Friday, December 18, 2015

Circle game

Growing up in the Evangelical Christian culture, I had a sense of what might be called linear history instilled into me. That is, everything that happens is part of a plan orchestrated by God and is ultimately being used to achieve his purposes.

Not only does this belief shape Christians' basic concept of human history, but also their understanding of people's personal stories. When misfortunes fall on people, Christians' go-to words of comfort reflect and enforce this belief:

"Everything happens for a reason."

"When God closes one door, He opens another."

"It just must not have been God's timing for things to happen right now." OR "We have to trust God's timing."

"It's all in God's hands."


Up till recently, I, too, clung to these mantras, even though I battled and resented them at the same time. With every job or internship refused me, every club I was rejected from, every guy who didn't return interest in me, every desperate prayer that went unanswered (or answered "no", I suppose, as many pastors love to remind us that "no" is an answer to prayer), I tried to console myself with the assurance that it was all part of God's plan. Surely something better was around the corner.

I always felt a desperate hope that sometime soon I was going to have my big break of sorts...maybe the guy I liked would finally ask me out. Maybe my blog would suddenly gain a thousand readers. Or my music. Or I would find inspiration for my great novel. Or find some work or club to be a part of where I could finally make friends and have projects and a feeling of fulfillment and purpose.

I still find myself waiting to finally break out and become recognized, empowered, accomplished. I still have those thoughts that come to find without prompting...

"Maybe today, while you eat lunch, some handsome man will approach you and strike up conversation, enamored by your beauty."

"Maybe college didn't work out because I'm supposed to become some great artist."

"Maybe my friends here at home will form a band with me."

"Maybe my sister will quit  her job and start a business with me."

"Maybe college didn't work out so I wouldn't go on the conveyor belt to a brain-sucking job."

But lately I'm starting to think that maybe life isn't a straight line to a destination with perfect little plot points along the way that make the character develop like one of those diagrams you filled out in writing class in elementary school.

Maybe life is just a scatter plot of random points: up, down, forward, backward. A seismograph of raggedy big and little waves, constantly moving, changing.

Every time I felt like I finally had turned a corner this year and was going to start my champion run towards greatness and recovery and normality and success and fulfillment, I felt myself yanked back around some new yet strangely familiar old corner.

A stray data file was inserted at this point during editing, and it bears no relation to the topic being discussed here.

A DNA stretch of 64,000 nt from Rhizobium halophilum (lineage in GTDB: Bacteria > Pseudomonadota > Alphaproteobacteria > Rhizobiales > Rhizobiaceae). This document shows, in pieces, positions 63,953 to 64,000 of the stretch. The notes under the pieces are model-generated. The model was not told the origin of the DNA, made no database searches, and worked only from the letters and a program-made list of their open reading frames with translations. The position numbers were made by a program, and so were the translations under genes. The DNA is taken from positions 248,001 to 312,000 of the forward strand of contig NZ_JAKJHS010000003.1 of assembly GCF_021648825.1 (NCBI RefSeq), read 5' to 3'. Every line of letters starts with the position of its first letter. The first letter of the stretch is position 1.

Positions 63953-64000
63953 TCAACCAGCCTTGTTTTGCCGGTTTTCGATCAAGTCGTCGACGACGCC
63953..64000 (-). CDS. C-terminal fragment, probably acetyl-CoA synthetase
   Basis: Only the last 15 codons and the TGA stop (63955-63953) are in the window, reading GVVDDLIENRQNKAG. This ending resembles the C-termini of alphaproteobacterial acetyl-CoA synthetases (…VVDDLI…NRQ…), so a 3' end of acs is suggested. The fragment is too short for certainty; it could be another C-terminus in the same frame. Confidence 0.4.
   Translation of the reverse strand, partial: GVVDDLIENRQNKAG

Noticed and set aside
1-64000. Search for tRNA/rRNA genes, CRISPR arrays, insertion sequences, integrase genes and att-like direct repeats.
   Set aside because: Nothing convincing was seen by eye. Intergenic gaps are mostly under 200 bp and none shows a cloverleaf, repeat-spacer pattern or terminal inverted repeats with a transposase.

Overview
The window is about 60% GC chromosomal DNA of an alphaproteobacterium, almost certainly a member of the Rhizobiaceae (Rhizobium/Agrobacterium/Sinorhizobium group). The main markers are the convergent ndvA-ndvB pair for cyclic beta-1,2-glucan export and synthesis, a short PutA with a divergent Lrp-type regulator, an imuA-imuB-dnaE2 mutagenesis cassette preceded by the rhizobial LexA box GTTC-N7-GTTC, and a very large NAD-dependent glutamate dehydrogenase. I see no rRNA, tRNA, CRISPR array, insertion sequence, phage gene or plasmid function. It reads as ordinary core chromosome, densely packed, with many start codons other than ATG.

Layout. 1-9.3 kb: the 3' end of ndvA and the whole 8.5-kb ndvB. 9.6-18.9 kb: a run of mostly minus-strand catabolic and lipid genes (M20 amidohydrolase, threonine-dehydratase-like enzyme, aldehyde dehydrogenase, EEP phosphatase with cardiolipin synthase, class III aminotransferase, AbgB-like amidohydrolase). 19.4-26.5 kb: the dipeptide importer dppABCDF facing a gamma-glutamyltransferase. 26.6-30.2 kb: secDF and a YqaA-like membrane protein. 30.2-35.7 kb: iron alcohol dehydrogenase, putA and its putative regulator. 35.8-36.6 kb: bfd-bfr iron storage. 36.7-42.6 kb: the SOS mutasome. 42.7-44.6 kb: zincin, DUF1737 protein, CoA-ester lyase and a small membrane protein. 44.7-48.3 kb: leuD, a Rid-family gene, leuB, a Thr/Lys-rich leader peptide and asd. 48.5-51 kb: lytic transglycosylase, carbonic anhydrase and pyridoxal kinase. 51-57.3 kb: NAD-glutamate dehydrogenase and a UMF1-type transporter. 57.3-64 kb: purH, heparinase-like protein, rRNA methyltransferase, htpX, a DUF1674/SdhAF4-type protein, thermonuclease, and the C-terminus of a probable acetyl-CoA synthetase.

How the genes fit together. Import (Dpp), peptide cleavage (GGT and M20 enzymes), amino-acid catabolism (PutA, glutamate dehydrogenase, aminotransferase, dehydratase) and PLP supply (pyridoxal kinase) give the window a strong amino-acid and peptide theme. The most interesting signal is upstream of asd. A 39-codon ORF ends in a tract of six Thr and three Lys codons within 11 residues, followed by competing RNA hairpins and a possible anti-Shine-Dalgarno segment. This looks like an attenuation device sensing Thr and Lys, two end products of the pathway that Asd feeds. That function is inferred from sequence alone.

This medicine should finally get you back on track. Oh, wait. It leaves me sitting on a church pew, dying inside surrounded by twelve of what are meant to be my closest friends.

Maybe if we take you off the Klonopin you'll feel less tired. But, like, do it in less than a week. Oh, wait. That leaves me literally shaking all over, trying to laugh with everyone until I become paranoid I said something stupid in front of my friends. Then I totally spiral downwards as worship starts and I hear the words, "He loves us, ohhhh, how He loves us, oh how he loves." I stop singing and shut down inside.

he doesn't love me. And I sure have my doubts now about whether He loves me. I notice that he seems to notice but doesn't do anything. And it's a little his fault anyways that I'm upset. But I grab my phone and slip out as soon as the opening prayer ends and everyone transitions into practice mode. I head for a sound-proof practice room in the music suite and dial home and ball my freaking eyes out and mop up enough snot for a daycare of three to five year-olds with head colds with my sweater. I have to call a friend and ask them to bring my stuff outside from choir practice so I can remove myself to my room as discretely as possible and lie to my roommates that practice let out early.

maybe now that I've dropped out from school. Maybe now that I've had the summer off. Maybe now that I'm starting classes. Maybe now that I've applied to this local school that seems to offer such great, personable service. Maybe if I go on this medication. Maybe now that I'm going off the medication. Maybe now I'm finally done with withdrawal. Oh, wait. Now it's getting worse. What will I do without something to help these dark though and anxious obsessions? Because now I feel like I did just a little over a year the edge of slipping into that hole again.

And, after all, didn't I then find out that he was almost-dating the Other Girl and lose grip completely and fall down into darkness. And aren't I still upset over how he wrong me, over how no one wants me, over how I don't have any chances.

To me history just feels like a Circle Game, as Joni once said. For me, I doubt these dark cafe days will be only a phase.

And what more will they keep me from accomplishing? Enjoying? Loving?

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